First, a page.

Bell Shoes

The bell symbol on the sole indicates that this pair of walking shoes was made in the J. & T. Bell factory at Montreal. A label is not necessary to recognise a machine-made shoe: tiny regular stitches reveal its manufacture by machine rather than by a craftsman.

The Bell advertisement proudly proclaim the shoe factory’s size and modernity.

Bell’s was just one of hundreds of shoe factories in Quebec and Ontario at the end of the nineteenth century.

Children's Shoes

In the early years, some parents could not afford any shoes for their children: ‘The children, during bad times had been forced to dispense with these necessary coverings. How often during the winter season I wept over their little chapped feet, literally washing them with my tears.’ Susanna Moodie

While infants wore tiny shoes, similar to what they wear today, older children wore miniature versions of contemporary adult shoes. These reflected the changing footwear styles of the time, as many parents took pride i Read More
Bell Shoes

The bell symbol on the sole indicates that this pair of walking shoes was made in the J. & T. Bell factory at Montreal. A label is not necessary to recognise a machine-made shoe: tiny regular stitches reveal its manufacture by machine rather than by a craftsman.

The Bell advertisement proudly proclaim the shoe factory’s size and modernity.

Bell’s was just one of hundreds of shoe factories in Quebec and Ontario at the end of the nineteenth century.

Children's Shoes

In the early years, some parents could not afford any shoes for their children: ‘The children, during bad times had been forced to dispense with these necessary coverings. How often during the winter season I wept over their little chapped feet, literally washing them with my tears.’ Susanna Moodie

While infants wore tiny shoes, similar to what they wear today, older children wore miniature versions of contemporary adult shoes. These reflected the changing footwear styles of the time, as many parents took pride in dressing their children in fashionable shoes.

© The Bata Shoe Museum, 2005. All Rights Reserved.

Bell shoe advertisement, 1890

Bell shoe advertisement, 1890

The Bata Shoe Museum

© The Bata Shoe Museum, 2005. All Rights Reserved.


Bell Shoes

The bell symbol on the sole indicates that this pair of walking shoes was made in the J. & T. Bell factory at Montreal. A label is not necessary to recognise a machine-made shoe: tiny regular stitches reveal its manufacture by machine rather than by a craftsman.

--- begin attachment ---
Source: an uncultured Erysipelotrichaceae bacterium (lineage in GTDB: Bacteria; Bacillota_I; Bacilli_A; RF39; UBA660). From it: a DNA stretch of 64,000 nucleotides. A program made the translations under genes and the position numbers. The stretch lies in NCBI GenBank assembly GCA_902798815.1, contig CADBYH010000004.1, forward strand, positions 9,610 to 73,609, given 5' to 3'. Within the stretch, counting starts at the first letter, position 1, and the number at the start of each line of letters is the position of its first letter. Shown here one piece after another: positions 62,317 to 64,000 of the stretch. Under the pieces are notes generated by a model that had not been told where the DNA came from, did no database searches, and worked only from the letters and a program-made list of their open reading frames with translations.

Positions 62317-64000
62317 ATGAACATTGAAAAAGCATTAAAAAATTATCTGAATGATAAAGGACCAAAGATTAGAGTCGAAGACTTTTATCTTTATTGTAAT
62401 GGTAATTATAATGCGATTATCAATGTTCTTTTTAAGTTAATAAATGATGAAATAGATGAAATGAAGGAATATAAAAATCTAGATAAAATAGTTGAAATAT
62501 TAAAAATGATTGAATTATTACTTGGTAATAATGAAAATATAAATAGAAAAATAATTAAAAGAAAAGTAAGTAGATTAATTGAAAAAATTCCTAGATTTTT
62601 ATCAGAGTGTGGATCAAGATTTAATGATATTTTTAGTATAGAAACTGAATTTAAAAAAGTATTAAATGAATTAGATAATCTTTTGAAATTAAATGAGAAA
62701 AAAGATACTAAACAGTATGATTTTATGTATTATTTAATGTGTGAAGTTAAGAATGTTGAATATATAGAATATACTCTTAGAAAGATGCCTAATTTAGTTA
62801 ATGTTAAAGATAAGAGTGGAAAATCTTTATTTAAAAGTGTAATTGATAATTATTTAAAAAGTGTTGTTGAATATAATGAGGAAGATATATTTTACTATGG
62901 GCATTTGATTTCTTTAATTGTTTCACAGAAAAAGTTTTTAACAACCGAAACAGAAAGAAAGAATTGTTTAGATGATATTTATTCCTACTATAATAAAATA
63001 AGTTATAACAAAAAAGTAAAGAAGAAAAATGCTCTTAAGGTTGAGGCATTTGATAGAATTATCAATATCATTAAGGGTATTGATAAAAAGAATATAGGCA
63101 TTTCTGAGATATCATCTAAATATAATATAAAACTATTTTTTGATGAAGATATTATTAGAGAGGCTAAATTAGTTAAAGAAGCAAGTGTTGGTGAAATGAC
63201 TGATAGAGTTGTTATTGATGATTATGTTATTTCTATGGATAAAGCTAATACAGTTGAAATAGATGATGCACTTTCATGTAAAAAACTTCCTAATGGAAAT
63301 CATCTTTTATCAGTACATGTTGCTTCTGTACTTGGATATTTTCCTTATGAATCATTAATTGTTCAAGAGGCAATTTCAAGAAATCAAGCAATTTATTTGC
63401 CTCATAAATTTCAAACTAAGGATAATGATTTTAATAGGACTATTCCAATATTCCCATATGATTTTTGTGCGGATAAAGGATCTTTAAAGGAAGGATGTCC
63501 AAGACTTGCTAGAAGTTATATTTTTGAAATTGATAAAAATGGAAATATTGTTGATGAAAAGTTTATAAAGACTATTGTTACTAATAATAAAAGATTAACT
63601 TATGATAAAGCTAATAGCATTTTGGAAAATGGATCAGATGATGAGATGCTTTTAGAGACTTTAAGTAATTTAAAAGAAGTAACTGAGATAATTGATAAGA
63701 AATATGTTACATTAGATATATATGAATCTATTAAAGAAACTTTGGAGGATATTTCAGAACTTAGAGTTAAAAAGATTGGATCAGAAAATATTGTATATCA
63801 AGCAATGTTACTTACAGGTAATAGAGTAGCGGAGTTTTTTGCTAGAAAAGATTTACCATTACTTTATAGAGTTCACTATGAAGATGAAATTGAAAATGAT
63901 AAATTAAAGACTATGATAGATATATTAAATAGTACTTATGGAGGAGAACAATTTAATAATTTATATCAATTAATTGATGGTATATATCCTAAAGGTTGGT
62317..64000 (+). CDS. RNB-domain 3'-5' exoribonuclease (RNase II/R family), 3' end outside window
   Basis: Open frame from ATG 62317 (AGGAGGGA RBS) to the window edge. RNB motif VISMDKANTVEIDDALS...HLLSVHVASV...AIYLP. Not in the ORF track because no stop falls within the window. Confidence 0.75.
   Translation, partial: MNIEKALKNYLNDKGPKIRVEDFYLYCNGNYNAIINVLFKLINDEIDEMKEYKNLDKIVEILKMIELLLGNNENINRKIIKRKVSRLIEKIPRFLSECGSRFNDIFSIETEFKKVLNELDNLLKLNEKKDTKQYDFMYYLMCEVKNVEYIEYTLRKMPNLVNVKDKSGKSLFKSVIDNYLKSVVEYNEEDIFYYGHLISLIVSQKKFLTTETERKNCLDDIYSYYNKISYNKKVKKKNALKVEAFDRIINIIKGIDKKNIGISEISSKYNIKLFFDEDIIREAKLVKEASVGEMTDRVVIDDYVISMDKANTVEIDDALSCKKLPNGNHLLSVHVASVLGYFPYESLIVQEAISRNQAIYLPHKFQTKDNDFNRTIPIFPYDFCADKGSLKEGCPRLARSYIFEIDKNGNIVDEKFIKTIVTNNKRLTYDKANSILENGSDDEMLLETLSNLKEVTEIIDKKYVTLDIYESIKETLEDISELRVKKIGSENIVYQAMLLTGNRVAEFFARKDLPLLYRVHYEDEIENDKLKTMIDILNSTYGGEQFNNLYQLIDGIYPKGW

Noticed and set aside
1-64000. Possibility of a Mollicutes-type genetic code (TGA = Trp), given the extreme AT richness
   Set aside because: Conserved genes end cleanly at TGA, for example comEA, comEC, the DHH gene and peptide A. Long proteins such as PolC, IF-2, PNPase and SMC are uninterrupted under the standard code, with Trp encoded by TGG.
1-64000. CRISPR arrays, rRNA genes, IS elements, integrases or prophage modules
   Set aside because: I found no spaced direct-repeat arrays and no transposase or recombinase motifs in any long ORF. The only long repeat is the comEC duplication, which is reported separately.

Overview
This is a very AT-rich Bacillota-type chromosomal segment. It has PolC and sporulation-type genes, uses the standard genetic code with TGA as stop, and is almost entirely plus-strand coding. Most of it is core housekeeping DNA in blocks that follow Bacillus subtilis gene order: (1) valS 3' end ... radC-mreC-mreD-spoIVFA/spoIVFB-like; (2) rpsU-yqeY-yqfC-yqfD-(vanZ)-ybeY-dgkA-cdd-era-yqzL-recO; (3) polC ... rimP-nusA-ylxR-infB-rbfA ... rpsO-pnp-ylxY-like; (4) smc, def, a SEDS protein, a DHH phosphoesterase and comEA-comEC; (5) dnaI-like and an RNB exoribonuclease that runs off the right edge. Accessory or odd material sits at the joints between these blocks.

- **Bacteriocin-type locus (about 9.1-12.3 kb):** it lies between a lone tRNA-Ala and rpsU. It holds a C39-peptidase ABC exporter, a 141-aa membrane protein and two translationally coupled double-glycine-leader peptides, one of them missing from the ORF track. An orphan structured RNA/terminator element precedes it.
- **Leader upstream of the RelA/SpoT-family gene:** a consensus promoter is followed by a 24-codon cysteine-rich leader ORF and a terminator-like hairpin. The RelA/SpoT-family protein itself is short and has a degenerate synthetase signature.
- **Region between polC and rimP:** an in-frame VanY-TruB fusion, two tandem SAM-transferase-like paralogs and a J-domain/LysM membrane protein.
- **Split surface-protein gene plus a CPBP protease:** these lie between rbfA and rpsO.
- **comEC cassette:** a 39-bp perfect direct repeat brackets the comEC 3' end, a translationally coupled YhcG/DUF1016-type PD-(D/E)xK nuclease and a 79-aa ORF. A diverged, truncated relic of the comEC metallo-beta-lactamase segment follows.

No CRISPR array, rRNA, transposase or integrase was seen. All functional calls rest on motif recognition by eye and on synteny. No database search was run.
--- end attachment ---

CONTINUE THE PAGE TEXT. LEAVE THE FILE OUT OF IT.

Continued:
J. & T. Bell
c. 1890
Black kid and glass beads
968.062.9
© Joseph Brant Museum


Susanna Moodie

Susanna Moodie

LAC/C-007043.

© LAC/C-007043.


Woolsey Family Portrait, 1809

Woolsey Family Portrait, 1809

William Berczy
1809
© NGC 5675


Portrait of Two Boys

Portrait of Two Boys

Toronto Public Library

© TRL, Picture Collection


Miss. H. Frothingham on a porch, 1871

Miss. H. Frothingham on a porch, 1871

William Notman

© McCord Museum


Child's Boot

Child's Boot

The Bata Shoe Museum

Leather
P86.149
© The Bata Shoe Museum, 2005. All Rights Reserved.


Infant's Lace Boots

While infants wore tiny shoes, similar to what they wear today, older children wore miniature versions of contemporary adult shoes. These reflected the changing footwear styles of the time, as many parents took pride in dressing their children in fashionable shoes.

The Bata Shoe Museum
1880 - 1900
Kid and leather
S81.175
© The Bata Shoe Museum, 2005. All Rights Reserved.


Child's Button Boots

Child's Button Boots

The Bata Shoe Museum
Start of XXth Century
Leather
S81.68
© The Bata Shoe Museum, 2005. All Rights Reserved.


Child's Boot

Child's Boot

The Bata Shoe Museum

Leather and textile
S86.202
© The Bata Shoe Museum, 2005. All Rights Reserved.


Girl's Boots

Girl's Boots

J.D. King & Co.

Leather
P86.256
© The Bata Shoe Museum, 2005. All Rights Reserved.


Child's Lace Boots

Child's Lace Boots

The Bata Shoe Museum
1900
Leather
S80.1683
© The Bata Shoe Museum, 2005. All Rights Reserved.


Learning Objectives

The learner will :
  • Explain how the environment influenced population (Aboriginal, French and Engilsh) in their culture, lifestyle and economy;
  • Identify the effects that resulted from interaction between Aboriginal peoples and colonizers;
  • Summarize the evolution of the shoes in Canada and involve significant changes to Canada’s development;
  • Analyze the development of Canada through the evolution of shoes.

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